New England Patriots’ tight end Aaron Hernandez has a problem. Massachusetts criminal investigation type problem. That problem may be compounded by civil allegations from another state. After hearing some advice suggested to Mr. Hernandez from a gentleman in the profession of public relations on WBZ radio (1030am) this morning, this Boston criminal lawyer would like to put a little perspective on the current state of this situation.

I like to call this perspective “Reality”.

You see, there seems to be some surprise and debate over the fact that Mr. Hernandez has hired an attorney and that, in the meantime he is talking to neither the press nor the police.

The police have made it clear that they are investigating the matter as a homicide.

As you have probably heard, 27-year-old Odin Lloyd of Dorchester’s body was found Monday in a field in North Attleboro, about half-a-mile from the Mr. Hernandez’ home. He had been shot in the head.

Apparently, Lloyd was driving an SUV that had been rented in the name Hernandez’ name. There is another connection between the two. Mr. Lloyd was dating a woman who is the sister of Hernandez’s fiancée.

In the beginning, Mr. Hernandez is said to have cooperated with investigators. This has stopped. He has hired an attorney from the Boston law firm Ropes and Gray. An attorney at the firm issued the following statement yesterday:

“It has been widely reported in the media that the state police have searched the home of our client, Aaron Hernandez, as part of an ongoing investigation. Out of respect for that process, neither we nor Aaron will have any comment about the substance of that investigation until it has come to a conclusion.”

Meanwhile, of course, the investigation continues. Last night, the Bristol County District Attorney’s office asked the public for help finding a silver mirror cover connected to the investigation.

Bristol District Attorney Samuel Sutter says the mirror, “is believed to have been broken off a vehicle, and may be visible along a route of travel between Dorchester and North Attleboro.”

At the same time, Mr. Hernandez is battling allegations out of state for allegedly having shot someone else who lost an eye due to the episode.

Attorney Sam’s Take On Making Statements And Hiring A Lawyer

When I heard this so-called public relations expert this morning opine that Hernandez should ignore the advice of his lawyer and make statements so as to preserve his public image, I found myself yelling at the radio.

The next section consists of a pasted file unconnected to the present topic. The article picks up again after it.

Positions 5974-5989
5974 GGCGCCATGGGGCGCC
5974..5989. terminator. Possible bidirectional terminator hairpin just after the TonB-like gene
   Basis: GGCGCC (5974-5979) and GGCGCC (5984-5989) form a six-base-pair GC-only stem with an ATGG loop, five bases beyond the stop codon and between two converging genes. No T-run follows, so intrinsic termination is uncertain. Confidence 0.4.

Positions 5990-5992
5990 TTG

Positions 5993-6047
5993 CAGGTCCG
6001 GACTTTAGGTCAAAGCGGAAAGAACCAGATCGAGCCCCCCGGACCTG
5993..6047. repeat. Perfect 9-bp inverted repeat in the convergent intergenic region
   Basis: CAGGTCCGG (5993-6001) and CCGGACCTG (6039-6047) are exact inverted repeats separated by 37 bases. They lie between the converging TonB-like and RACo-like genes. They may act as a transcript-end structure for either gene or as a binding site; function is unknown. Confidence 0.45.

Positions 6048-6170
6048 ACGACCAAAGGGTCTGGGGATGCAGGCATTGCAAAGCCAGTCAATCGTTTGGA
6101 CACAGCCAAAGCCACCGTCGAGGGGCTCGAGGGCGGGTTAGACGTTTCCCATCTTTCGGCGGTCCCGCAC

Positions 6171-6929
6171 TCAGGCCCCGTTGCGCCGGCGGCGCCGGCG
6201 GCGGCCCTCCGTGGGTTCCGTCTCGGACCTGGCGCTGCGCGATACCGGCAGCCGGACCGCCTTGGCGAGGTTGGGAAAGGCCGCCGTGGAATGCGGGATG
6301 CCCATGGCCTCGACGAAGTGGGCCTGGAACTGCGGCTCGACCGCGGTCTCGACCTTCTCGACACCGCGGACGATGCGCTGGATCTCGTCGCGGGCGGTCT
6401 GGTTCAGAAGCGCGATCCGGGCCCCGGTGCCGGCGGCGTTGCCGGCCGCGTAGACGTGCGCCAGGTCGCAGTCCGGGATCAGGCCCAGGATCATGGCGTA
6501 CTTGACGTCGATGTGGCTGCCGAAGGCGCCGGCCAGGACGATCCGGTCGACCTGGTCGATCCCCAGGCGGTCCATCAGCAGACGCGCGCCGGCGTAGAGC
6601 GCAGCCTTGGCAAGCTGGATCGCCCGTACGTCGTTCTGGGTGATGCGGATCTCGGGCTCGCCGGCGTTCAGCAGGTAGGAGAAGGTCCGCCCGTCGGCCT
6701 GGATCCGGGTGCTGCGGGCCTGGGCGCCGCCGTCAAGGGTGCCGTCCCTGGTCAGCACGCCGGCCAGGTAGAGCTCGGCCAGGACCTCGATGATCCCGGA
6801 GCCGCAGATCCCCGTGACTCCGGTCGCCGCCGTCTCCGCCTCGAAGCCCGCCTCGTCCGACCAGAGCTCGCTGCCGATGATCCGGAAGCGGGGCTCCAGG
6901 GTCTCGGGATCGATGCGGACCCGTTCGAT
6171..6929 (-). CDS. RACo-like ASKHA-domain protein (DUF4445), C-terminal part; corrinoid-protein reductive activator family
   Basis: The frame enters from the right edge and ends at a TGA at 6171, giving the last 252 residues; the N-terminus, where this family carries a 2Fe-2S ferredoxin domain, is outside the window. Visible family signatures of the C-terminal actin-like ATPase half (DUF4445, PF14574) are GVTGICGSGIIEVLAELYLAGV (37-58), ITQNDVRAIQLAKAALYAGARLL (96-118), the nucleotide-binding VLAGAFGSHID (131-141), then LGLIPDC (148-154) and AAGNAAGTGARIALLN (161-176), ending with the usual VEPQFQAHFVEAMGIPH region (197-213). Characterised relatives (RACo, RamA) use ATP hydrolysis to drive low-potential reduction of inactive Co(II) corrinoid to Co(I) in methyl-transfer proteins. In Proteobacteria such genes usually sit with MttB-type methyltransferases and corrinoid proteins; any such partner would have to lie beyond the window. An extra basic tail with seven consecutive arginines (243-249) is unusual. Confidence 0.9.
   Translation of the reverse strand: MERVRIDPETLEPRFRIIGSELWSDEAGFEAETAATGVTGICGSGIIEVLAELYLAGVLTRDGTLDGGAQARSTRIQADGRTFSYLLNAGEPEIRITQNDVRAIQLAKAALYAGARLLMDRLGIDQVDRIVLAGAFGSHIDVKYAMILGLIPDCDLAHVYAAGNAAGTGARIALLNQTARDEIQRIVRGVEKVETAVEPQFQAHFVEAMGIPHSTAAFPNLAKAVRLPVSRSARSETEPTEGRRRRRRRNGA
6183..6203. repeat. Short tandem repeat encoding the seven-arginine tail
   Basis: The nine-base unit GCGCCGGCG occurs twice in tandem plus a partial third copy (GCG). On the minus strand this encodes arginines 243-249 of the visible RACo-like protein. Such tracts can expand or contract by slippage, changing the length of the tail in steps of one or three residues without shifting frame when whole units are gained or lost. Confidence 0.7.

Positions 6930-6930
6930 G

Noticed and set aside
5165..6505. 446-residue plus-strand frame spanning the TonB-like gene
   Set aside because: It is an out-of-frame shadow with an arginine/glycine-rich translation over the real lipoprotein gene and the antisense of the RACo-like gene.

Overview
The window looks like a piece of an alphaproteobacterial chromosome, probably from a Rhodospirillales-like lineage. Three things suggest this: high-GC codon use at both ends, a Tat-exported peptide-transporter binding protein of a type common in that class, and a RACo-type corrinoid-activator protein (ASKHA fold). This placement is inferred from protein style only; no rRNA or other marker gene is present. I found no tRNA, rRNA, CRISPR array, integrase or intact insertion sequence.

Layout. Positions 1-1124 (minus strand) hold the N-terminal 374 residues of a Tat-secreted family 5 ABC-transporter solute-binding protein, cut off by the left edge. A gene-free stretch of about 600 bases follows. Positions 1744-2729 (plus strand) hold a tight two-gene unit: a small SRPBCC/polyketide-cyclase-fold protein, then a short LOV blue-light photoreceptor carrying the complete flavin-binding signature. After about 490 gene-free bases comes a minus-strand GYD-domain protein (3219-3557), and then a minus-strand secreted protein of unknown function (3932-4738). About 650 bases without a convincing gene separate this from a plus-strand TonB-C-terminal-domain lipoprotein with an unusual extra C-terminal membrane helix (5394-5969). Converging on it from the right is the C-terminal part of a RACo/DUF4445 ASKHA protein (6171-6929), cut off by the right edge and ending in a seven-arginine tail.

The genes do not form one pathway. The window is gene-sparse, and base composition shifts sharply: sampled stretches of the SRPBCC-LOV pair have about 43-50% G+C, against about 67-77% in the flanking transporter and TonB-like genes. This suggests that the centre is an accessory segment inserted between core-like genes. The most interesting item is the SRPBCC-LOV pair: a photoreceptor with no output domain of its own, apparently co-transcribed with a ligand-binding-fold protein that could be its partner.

Fortunately, I was alone at the time.

Often, in these matters, one has to be careful and realize that these decisions must be made on a case-by-case basis. In this case, however, a couple things seem pretty clear.

The first thing that is clear is that the P.R. expert might want to rethink his chosen profession. While, I know that I am no more learned in P.R. than this expert is in the law, I am going to go out on a limb here and guess that being charged with murder might tarnish the Hernandez image a bit. I am going to go a bit further and opine that being convicted for murder might adversely effect his career as well.

And if Mr. Hernandez were to follow this gentleman’s advice, he will be taking a giant step forward toward being charged with the crime.

“Well, Sam, why would that be if Hernandez is innocent?”

Law enforcement is investigating a murder case. They have clearly not ruled out Hernandez as a suspect. As with any homicide case, particularly one with famous names attached, there is a great deal of pressure on them to make an arrest. You may be sure that, at the very least, investigators have already form potential theories as to how the murder took place.

All that is left now is to fill in pieces that will fit.

Despite the “all we want is the truth” flag law enforcement likes to wave, this is not always true. What they want is to close the case and get out of the burning spotlight. I am not saying that investigators routinely make arrests based upon theories that they know not to be true. However, as I have often told you, the conception of “truth” in these matters depends upon one’s perspective.

Police interrogations are not generally very comfortable. They are also not usually terribly open-minded. Hernandez has already made some statements, so police have had one bite at that apple. That they want more very likely means they are searching for statements that they can use against him and leads that he might, willingly or unwillingly, give up to them.

Such “leads” can come out whether or not Hernandez is involved with the slaying.

In other words, people can be pressured by experts in interrogation to get confused. Seemingly inconsistent. Also, statements can be misinterpreted…either intentionally or unintentionally. The term “twisted like a pretzel” comes to mind.

So, what it comes down to is that most lawyers would tell Mr. Hernandez to keep his mouth shut at this point (which, by the way, is his Constitutional right).

To ignore the advice of attorneys to follow the short-sighted-if-sighted-at-all advice offered by someone seemingly ill-acquainted with criminal justice common sense would be what we lawyers call “stupid”.

Maybe we should look into ties between this P.R. expert and law enforcement in order to make sense out of his advice.

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